People: The Anti-Hate-Crime Warrior
In a book titled American Hate: Survivors Speak Out, activist and attorney Arjun Singh Sethi maps the growing number of hate crimes in the U.S. targeted at immigrant communities. Calling it a civil rights issue that Americans must face up to, Sethi urges us to protest and take action to stop these abuses.
Before his reading, before the overflow crowd began arriving at the NYC bookstore, McNally Jackson, I had a chance to observe Arjun Singh Sethi. The activist Sikh lawyer, Georgetown law professor, and writer, was in New York to launch his book, American Hate (The New Press), about hate crimes in America. The book tells the stories of hate crime survivors, or in the case of Khalid Jabara, Lebanese-American, a young man who did not survive.
In his black turban, with his
impeccably neat beard, the
36-year-old sat autographing his book for two older women with gracious attention, carefully going over the inscriptions with them. He struck one as a man quietly comfortable in his purposeful skin, not the veteran of a nasty subterranean war. In his hands, the blood red book he signed seemed misplaced. Outwardly at least, he didn’t seem touched by what touches him.
“In the context of writing this book,” he told me when I phoned him at his home in D.C., “I was nearly driven off the road in Tulsa, Oklahoma, stared down by a cashier and a customer in Kalispell, Montana, and intentionally misdirected on the campus of American University in Washington, D.C. Ever since 9/11, Sikh-Americans, because of their beards and the turbans they wear to cover their long hair, have been viewed with suspicion. We have been vulnerable to bullying, profiling, and hate violence. We have been attacked as Muslims, yet we stand with Muslims against attacks. We stand in solidarity with all groups that are victimized by hate crimes. It’s a tradition I am proud to continue.”
But if Sikhs (and hijab-wearing Muslim women) are the South Asians most victimized by hate crimes, Sethi cautions that even under-the-radar South Asians would be unwise to think they could hide from danger in quiet, affluent suburbs. “We have seen time and again that hate crimes can affect anyone.”
People in at-risk communities, and not only dark-skinned communities, living in restive pockets of xenophobia can witness the shattering of their wellbeing in a single, unexpected moment. Hate crimes in California alone jumped more than 17 percent in 2017, according to the state’s Department of Justice, and CNN reported that during the first six months of Trump’s presidency, 63 mosques were vandalized in the U.S. Tanya Gersh, a Jewish real estate agent and wedding planner from Whitefish, Montana, was targeted by Nazi leader and part time Whitefish resident, Richard Spencer. The Daily Stormer, his online website, ran pictures of Gersh and Gersh’s family, their phone numbers, email addresses, plus an invitation to readers to visit her home “and tell her in person what you think of her actions.” (In the aftermath of Spencer’s Nazi salute in the nation’s capital, Gersh had recommended to the tenants in a building owned by Spencer’s mother that they put statements of love in their windows in response.)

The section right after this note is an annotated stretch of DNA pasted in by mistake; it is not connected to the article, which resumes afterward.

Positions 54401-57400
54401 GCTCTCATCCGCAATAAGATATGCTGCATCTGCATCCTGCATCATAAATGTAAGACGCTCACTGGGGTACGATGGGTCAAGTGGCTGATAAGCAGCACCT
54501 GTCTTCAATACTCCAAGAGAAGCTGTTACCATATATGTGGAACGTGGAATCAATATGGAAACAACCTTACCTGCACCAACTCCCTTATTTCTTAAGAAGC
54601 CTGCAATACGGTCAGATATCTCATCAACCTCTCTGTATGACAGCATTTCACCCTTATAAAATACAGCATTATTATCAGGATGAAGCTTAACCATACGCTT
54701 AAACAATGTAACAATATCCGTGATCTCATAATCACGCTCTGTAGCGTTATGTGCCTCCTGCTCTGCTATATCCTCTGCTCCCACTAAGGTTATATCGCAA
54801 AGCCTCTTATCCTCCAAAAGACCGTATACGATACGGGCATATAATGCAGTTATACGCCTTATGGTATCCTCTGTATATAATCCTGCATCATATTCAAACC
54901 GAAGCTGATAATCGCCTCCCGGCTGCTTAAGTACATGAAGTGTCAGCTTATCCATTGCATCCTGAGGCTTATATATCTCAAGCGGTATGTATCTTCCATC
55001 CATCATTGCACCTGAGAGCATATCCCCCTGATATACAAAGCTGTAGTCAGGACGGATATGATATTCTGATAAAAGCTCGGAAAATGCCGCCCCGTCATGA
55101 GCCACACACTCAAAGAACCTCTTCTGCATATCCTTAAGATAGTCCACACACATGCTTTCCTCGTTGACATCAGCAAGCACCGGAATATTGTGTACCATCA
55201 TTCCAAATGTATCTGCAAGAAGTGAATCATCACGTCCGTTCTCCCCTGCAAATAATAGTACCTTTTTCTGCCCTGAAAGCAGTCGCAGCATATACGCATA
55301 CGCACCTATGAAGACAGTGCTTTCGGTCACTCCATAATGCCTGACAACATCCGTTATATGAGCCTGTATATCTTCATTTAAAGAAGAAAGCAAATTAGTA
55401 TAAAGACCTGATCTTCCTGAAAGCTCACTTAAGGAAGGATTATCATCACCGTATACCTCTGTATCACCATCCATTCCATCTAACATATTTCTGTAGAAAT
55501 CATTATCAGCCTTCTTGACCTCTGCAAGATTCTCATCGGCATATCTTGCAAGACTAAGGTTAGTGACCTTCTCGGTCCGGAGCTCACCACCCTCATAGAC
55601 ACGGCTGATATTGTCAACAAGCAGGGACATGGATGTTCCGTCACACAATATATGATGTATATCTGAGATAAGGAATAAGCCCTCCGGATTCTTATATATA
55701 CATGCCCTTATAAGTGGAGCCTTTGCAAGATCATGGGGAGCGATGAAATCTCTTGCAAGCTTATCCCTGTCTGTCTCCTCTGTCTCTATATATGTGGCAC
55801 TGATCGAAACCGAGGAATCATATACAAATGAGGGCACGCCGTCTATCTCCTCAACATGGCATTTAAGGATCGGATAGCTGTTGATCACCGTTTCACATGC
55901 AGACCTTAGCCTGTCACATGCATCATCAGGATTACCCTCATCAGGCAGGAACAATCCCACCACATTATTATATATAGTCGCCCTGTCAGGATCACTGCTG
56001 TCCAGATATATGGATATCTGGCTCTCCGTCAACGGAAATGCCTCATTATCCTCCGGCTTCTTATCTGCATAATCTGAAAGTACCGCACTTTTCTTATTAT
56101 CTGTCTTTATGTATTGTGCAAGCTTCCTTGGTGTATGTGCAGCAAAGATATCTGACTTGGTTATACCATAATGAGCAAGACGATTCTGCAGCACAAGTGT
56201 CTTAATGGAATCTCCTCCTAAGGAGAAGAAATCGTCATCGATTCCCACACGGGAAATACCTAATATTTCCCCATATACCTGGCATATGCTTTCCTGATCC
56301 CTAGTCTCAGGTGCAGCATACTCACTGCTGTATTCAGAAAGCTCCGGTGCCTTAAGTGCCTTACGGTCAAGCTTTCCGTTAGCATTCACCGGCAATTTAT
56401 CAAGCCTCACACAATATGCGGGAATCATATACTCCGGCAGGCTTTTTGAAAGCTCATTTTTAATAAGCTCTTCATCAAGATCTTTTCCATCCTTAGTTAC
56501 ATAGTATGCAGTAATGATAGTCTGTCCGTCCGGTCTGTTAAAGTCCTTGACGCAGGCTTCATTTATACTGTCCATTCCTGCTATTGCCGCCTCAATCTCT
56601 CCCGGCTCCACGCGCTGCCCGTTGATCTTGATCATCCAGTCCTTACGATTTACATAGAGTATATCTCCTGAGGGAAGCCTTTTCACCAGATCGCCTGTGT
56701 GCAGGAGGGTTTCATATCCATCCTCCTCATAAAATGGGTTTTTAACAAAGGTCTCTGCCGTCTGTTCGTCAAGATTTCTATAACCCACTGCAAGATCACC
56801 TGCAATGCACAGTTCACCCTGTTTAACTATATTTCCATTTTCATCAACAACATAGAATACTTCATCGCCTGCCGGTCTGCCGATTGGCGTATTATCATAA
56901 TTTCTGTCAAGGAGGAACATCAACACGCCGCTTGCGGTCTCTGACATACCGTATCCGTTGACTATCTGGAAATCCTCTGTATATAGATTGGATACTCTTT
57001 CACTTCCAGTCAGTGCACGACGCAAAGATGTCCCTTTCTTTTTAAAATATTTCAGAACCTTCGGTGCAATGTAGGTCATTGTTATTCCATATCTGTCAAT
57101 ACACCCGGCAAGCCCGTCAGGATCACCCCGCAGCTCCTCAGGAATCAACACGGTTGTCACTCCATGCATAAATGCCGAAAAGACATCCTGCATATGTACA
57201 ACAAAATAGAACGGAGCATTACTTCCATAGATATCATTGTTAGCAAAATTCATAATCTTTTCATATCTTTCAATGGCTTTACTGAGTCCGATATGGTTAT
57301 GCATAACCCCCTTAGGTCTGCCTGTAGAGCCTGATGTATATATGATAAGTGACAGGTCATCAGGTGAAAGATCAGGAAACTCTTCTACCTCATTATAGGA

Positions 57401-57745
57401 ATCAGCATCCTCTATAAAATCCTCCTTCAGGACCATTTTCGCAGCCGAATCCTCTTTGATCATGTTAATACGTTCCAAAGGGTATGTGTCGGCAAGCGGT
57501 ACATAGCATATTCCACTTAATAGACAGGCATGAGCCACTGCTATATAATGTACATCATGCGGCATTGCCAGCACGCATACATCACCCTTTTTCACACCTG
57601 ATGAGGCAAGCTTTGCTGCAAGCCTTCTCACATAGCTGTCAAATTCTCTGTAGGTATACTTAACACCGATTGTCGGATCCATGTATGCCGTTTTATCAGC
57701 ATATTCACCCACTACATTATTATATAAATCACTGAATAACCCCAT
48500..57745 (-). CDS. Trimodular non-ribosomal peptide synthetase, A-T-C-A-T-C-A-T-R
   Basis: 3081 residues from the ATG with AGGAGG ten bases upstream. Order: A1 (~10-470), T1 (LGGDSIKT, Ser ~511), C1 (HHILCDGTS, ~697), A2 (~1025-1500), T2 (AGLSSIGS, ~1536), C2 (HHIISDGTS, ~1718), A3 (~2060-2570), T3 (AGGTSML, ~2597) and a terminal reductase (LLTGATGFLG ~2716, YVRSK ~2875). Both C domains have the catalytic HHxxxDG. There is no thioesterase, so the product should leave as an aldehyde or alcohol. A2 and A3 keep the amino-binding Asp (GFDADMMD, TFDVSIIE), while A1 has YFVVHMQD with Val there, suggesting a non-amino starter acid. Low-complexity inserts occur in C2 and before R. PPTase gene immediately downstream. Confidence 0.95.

“The cyber-bullying of Tanya Gersh,” Sethi asserted, “resulted in 800 menacing phone calls and emails from November 2016 to May 2017. There was even the threat of a proposed march led by white supremacists to her doorstep. Tanya Gersh was subsequently diagnosed as suffering from PTSD, and has fought back by filing a lawsuit against Andrew England, publisher of the Daily Stormer, in Montana Federal Court, charging invasion of privacy, the infliction of intentional emotional distress, harassment, and intimidation.”
Sethi’s insight that a hate crime is not necessarily a crime involving physical violence is illuminating. It is a crime that often involves harrowing symbolic violence. When African-American Taylor Dumpson was elected student government president at American University last April, what was seen at sites around campus? Displays of bananas hanging from nooses made of black nylon ropes. Dumpson, too, was cyber-stalked by the Daily Stormer, and later diagnosed with PTSD.
Taylor Dumpson, like Tanya Gersh and other survivors of hate crimes, did not back down. She reminded students of the words of Frederick Douglass: “If there is no struggle, there is no progress.”
The following day hundreds of AU students staged a protest walkout in support of Dumpson.
Sethi’s choice was to focus not on one or two of the worst affected communities, but on all of the communities in America that find themselves reeling from the spike in hate crimes since the 2016 election of President Trump. By including blacks, Native Americans, gays, and Cambodians in his book, he universalizes the problem, challenging the complacency of the many who might otherwise tend to view hate crimes as the unwanted, undeserved property of the few, namely Muslims and Sikhs.
In our conversation, Sethi stressed, as he usually does, that hate crimes in America did not begin with Trump, but with the country’s first settlers. “The United States was built on a hate crime: the decimation and destruction of native communities.”
But he quickly doubled back to Trump. “What makes this President particularly dangerous is that he has used his presidency to incite and embolden hate across this country. Through his rhetoric, he has targeted communities of color, immigrants, refugees, black folks, Muslims and Jews. Rhetoric matters. The day Trump said he would ban Muslims from entering the United States, a pig’s head was found outside a mosque in Philadelphia. The day he actually signed the first Muslim ban, a mosque was burned to the ground in Victoria, Texas. There have been thousands of hate crime cases in America where perpetrators either mention Trump or his policies by name.”